American Poetry in the Age of Whitman and Dickinson

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for Dan Bouchard

Landor-Fields
Walter Savage Landor: It has been my fortune to love, in general, those men most who have thought most differently from me, on subjects wherein others pardon no discordance. In my opinion, I have no more right to be angry with a man whose reason has followed up a process different from what mine has, and is satisfied with the result, than with one who was gone to Venice while I am at Florence, and who writes to me that he likes the place, and that, although he said once he should settle elsewhere, he shall reside in that city.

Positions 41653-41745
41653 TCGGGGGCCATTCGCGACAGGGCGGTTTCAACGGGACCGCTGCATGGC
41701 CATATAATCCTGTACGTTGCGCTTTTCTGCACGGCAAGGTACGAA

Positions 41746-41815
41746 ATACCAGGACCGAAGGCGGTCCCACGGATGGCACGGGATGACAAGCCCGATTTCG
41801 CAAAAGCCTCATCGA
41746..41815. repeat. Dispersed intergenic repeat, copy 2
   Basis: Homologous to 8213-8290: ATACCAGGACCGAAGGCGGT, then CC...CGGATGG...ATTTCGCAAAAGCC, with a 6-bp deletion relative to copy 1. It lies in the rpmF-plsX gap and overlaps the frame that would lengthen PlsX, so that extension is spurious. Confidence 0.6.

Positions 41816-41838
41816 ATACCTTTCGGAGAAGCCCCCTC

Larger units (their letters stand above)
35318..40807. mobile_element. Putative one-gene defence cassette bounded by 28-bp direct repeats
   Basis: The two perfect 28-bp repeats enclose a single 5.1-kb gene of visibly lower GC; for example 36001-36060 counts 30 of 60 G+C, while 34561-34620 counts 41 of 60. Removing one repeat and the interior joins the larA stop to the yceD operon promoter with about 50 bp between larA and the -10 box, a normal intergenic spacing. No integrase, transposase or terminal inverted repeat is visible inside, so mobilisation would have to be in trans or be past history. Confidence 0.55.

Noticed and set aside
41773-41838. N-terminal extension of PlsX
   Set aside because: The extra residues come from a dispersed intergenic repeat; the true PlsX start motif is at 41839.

W. C. Fields: Get away from me you little bastard! For two cents — or even one — I’d kick in your teeth.

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Written by Ben Friedlander

August 25, 2013 at 10:02 am

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